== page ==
First things first: a health check-up

It's a good idea to book your older pet in for a full inspection by a vet as soon as possible after you welcome them into your home.

This first appointment should include blood tests, to get a sense of how well their internal organs are functioning; urine tests, to check for any evidence of bladder infections, kidney problems and a few other diseases; and a blood pressure test. Both high and low blood pressure can be a sign for concern in older dogs.

How long will I have with my older dog?

Beyond pointing out that smaller dog breeds tend to live slightly longer than larger species, we can't answer this question with any certainty – and it's probably more useful to focus on the quality, not the quantity, of your time together.

Whether you have years or a matter of months together, you'll want to make sure that your older pet's time with you is happy and restful. They will make extremely calm, obliging and loyal companions – and you, in turn, can ensure that they enjoy their senior years to the full.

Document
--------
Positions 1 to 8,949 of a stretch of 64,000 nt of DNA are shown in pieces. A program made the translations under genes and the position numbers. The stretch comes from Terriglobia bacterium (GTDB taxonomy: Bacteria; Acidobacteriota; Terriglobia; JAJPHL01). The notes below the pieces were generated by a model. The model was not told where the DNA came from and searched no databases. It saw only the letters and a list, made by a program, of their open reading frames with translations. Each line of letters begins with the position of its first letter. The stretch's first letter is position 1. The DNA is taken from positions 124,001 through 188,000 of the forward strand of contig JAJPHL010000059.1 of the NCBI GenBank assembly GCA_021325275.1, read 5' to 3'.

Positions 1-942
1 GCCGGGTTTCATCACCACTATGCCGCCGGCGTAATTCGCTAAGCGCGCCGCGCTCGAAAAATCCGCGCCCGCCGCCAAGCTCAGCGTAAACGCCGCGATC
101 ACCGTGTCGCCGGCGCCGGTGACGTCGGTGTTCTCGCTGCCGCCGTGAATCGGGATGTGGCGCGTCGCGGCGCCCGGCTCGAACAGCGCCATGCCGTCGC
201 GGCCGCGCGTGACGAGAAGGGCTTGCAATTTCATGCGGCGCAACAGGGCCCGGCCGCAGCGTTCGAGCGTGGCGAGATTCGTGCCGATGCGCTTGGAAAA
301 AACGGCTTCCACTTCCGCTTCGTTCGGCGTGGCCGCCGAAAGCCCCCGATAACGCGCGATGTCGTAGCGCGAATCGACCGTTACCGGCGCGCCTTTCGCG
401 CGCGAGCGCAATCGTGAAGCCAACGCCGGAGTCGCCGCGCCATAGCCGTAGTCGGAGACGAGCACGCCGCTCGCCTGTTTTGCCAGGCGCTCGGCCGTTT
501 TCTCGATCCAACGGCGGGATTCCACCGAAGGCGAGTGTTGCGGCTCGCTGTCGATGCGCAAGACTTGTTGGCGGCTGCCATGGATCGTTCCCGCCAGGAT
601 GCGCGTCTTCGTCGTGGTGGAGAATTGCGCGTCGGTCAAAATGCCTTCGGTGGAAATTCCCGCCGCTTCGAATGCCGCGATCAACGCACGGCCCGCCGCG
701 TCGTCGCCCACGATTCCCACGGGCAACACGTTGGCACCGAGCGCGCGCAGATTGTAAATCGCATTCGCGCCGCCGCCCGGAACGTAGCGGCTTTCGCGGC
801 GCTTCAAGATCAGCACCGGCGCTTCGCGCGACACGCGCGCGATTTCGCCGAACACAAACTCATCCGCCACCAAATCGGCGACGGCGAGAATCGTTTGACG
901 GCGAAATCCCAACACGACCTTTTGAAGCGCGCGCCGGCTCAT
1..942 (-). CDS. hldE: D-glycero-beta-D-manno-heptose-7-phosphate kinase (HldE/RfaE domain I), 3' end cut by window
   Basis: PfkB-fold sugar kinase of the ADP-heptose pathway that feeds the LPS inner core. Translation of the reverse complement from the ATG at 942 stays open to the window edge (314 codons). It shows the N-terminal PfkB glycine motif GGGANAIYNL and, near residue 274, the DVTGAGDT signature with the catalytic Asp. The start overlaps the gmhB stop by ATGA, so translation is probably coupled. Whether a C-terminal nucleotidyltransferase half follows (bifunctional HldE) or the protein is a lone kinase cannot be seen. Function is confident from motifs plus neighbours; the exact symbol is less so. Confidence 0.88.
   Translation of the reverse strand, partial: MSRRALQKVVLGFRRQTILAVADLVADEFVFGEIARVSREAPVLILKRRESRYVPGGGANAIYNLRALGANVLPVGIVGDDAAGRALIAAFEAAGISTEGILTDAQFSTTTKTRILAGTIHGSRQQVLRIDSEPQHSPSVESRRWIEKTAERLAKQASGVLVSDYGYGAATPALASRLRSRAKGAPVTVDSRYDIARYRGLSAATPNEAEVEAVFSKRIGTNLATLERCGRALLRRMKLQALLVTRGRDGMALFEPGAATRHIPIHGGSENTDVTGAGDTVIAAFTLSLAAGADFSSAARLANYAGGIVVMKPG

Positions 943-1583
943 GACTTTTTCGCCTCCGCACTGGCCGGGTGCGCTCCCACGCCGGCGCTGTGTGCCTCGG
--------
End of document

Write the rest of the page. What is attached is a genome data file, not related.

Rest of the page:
Older dog on grass

Pet insurance for older dogs from Petwise

Here at Petwise, we think that deciding to adopt an older dog is one of the most generous and rewarding things you can do. And that's why we're pleased to be able to offer you various levels of pet insurance for older dogs, to suit your needs and budget.

A specialist pet insurance policy can help cover some of the costs that you may come up against as an owner of an older animal, helping to ensure that your beloved companion can enjoy its senior years in the best of health.

Benefits of insuring your older dog with us can include:

  • No co-payment excess
  • No upper joining age limit
  • Dental cover as standard

All Petwise policyholders will also have access to our 24-Hour Vet Helpline, which you can ring for advice if you have any questions about your older dog.

Contact us to find out more about specialist pet insurance for older dogs.